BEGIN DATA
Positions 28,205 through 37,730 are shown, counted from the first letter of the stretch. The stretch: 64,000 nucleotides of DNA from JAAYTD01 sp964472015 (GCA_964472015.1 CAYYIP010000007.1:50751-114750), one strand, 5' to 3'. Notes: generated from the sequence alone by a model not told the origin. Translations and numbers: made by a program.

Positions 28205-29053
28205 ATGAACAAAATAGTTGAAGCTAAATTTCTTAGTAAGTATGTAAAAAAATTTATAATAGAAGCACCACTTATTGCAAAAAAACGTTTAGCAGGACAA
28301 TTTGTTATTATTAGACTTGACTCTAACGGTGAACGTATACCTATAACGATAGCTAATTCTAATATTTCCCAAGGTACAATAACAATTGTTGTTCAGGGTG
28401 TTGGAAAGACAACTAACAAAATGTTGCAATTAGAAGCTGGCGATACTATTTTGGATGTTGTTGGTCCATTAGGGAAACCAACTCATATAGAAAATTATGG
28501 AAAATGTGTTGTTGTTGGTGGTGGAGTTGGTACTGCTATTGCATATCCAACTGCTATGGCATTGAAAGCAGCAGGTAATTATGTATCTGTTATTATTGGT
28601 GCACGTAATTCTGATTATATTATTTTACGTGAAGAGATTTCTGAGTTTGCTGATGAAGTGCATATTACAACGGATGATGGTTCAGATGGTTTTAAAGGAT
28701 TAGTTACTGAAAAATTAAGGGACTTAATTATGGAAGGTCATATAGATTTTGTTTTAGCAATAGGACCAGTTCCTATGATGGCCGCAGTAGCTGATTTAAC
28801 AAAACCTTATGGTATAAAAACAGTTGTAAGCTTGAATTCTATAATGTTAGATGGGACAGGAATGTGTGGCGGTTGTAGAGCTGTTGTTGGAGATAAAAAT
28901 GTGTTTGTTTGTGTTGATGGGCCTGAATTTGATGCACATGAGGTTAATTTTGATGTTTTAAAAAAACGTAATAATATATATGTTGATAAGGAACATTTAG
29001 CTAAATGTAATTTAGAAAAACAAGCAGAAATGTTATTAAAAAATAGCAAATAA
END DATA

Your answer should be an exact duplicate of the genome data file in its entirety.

Positions 28,205 through 37,730 are shown, counted from the first letter of the stretch. The stretch: 64,000 nucleotides of DNA from JAAYTD01 sp964472015 (GCA_964472015.1 CAYYIP010000007.1:50751-114750), one strand, 5' to 3'. Notes: generated from the sequence alone by a model not told the origin. Translations and numbers: made by a program.

Positions 28205-29053
28205 ATGAACAAAATAGTTGAAGCTAAATTTCTTAGTAAGTATGTAAAAAAATTTATAATAGAAGCACCACTTATTGCAAAAAAACGTTTAGCAGGACAA
28301 TTTGTTATTATTAGACTTGACTCTAACGGTGAACGTATACCTATAACGATAGCTAATTCTAATATTTCCCAAGGTACAATAACAATTGTTGTTCAGGGTG
28401 TTGGAAAGACAACTAACAAAATGTTGCAATTAGAAGCTGGCGATACTATTTTGGATGTTGTTGGTCCATTAGGGAAACCAACTCATATAGAAAATTATGG
28501 AAAATGTGTTGTTGTTGGTGGTGGAGTTGGTACTGCTATTGCATATCCAACTGCTATGGCATTGAAAGCAGCAGGTAATTATGTATCTGTTATTATTGGT
28601 GCACGTAATTCTGATTATATTATTTTACGTGAAGAGATTTCTGAGTTTGCTGATGAAGTGCATATTACAACGGATGATGGTTCAGATGGTTTTAAAGGAT
28701 TAGTTACTGAAAAATTAAGGGACTTAATTATGGAAGGTCATATAGATTTTGTTTTAGCAATAGGACCAGTTCCTATGATGGCCGCAGTAGCTGATTTAAC
28801 AAAACCTTATGGTATAAAAACAGTTGTAAGCTTGAATTCTATAATGTTAGATGGGACAGGAATGTGTGGCGGTTGTAGAGCTGTTGTTGGAGATAAAAAT
28901 GTGTTTGTTTGTGTTGATGGGCCTGAATTTGATGCACATGAGGTTAATTTTGATGTTTTAAAAAAACGTAATAATATATATGTTGATAAGGAACATTTAG
29001 CTAAATGTAATTTAGAAAAACAAGCAGAAATGTTATTAAAAAATAGCAAATAA